Add Alpha-Beta Pruning to the Search

(Warning: This can be a hard idea. If it were not so important to good play, I would have left it out. Watch closely.)

The idea behind alpha-beta pruning is given by an example.

20 W
.k...
.....
.p...
..Q..
.....
...K.

Imagine that White computes a negamax value of 0.7 for capturing the pawn by c3-b4. But White will think about other options. After c3-d4, Black might try b6-b5. Now imagine that after thinking about this position

21 W
.....
.k...
.p.Q.
.....
.....
...K.

Black gives it a negamax value of -0.5. The question is: is there any reason for Black to explore other responses to c3-d4? The answer is no: since Black can force a value of 0.5 on White for c3-d4, White will always prefer the original c3-b4! Thus, Black need not think about, for example, c3-d4 b6-a6: Black has proven that White should never play c3-d4 in the first place, and more analysis will not change that.


The alpha-beta (a stupid name) pruning technique allows computing the negamax value of a tree in a way that gives the same answer with less work. The reason for calling it "pruning" can be seen from the game tree.

tree with AB prune

The subtree marked "?" in the tree will be "pruned away": there is no need to run this part of the recursion. Later we will talk about how much is saved. As it turns out, the savings are large.


To add alpha-beta to negamax, we need to keep track of the best score seen by each side so far in the search. We only compare against the opponent's best, but after the recursive call we become the opponent. Our worst possible value is the negation of our opponent's best value so far; we will call it a for "awful". Our "best" value we will call b. But sometimes we will use the Greek letters, so &alpha (alpha); and β (beta).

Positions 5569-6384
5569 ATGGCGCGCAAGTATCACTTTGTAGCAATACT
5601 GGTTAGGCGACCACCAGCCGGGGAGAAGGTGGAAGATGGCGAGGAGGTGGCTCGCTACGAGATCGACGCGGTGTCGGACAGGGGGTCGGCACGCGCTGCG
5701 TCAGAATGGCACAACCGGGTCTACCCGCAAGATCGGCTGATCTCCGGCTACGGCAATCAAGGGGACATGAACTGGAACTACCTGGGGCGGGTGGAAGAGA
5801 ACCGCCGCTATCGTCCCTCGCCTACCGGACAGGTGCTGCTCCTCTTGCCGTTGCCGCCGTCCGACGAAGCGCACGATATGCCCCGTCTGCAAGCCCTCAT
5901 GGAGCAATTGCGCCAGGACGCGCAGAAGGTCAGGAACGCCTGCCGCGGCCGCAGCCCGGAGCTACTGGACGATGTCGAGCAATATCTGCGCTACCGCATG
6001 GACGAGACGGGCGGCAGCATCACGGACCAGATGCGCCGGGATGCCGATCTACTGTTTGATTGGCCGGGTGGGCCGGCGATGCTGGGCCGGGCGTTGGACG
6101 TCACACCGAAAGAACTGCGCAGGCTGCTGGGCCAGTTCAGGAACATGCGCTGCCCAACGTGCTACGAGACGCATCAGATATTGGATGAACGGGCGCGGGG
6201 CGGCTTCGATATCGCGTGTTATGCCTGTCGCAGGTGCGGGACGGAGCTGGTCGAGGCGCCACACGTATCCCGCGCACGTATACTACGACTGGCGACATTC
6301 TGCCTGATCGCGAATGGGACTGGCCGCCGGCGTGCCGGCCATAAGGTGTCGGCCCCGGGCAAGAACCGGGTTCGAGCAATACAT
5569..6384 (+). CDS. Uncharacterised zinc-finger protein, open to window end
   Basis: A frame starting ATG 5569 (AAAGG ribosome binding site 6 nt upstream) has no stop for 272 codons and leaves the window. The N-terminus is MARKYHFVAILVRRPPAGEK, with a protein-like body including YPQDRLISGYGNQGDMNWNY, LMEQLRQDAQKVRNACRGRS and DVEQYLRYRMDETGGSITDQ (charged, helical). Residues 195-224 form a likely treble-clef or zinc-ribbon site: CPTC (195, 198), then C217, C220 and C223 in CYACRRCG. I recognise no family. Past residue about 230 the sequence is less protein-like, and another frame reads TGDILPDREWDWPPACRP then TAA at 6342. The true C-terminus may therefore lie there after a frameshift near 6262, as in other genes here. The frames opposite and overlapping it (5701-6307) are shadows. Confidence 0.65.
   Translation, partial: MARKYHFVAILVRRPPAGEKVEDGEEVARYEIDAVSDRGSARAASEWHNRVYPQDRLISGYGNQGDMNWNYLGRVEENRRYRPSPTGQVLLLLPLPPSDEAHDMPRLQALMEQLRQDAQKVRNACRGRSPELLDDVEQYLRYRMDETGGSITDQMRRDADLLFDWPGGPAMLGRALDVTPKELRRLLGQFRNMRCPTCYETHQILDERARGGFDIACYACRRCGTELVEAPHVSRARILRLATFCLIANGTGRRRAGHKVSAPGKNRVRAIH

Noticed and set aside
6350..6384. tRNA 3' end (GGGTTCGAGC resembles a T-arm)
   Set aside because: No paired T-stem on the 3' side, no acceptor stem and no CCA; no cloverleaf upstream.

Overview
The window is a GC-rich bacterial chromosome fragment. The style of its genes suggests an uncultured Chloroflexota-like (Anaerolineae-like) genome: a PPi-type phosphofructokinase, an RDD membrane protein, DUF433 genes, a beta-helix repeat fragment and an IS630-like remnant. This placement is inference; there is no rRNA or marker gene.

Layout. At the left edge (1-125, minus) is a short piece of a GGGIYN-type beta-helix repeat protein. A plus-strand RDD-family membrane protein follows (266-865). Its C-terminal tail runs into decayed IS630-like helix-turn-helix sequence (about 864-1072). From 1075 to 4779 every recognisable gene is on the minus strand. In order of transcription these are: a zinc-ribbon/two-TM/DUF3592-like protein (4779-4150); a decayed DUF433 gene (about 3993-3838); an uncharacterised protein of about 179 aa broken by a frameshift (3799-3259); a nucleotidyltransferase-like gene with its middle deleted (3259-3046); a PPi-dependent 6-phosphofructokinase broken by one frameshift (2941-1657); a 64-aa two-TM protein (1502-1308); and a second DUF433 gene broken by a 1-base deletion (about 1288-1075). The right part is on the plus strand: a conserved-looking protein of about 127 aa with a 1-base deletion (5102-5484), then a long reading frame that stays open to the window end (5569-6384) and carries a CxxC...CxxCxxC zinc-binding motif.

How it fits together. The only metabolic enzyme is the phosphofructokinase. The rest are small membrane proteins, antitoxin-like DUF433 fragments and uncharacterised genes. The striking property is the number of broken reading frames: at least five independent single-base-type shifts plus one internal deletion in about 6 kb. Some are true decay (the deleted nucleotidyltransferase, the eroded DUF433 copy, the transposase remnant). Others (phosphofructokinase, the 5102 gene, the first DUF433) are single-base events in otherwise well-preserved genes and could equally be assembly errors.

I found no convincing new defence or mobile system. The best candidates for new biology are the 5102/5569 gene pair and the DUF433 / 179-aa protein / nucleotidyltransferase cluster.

To find the negamax value of state s with max depth d
and a-b pruning:
    if s is a final state or d ≤ 0
        return score(s)
    M ← legal moves from s
    extract some move m from M
    s′ ← m(s)
    v′ ← -(negamax(s′d - 1, -b, -a))
    if v′ > b
        return v′
    a ← max(av′)
    for m in remaining moves of M
        s′ ← m(s)
        v ← -(negamax(s′d - 1, -b, -a))
        if v ≥ b
            return v
        v′ ← max(v′v)
        a ← max(av)
    return v′

Posted Wed 06 May 2015 02:12:20 AM PDT

By explicitly taking the maximum one-at-a-time rather than all at once, we can quit early if there is no point in more search, and we can use the current values of a and b rather than stale ones.


Missed Opportunity: Note that the starting a0 and b values used in best_move are quite conservative. If we somehow knew some tighter bounds on these values up front, we could get much more pruning. This is the idea behind "zero-window" or "scout" search.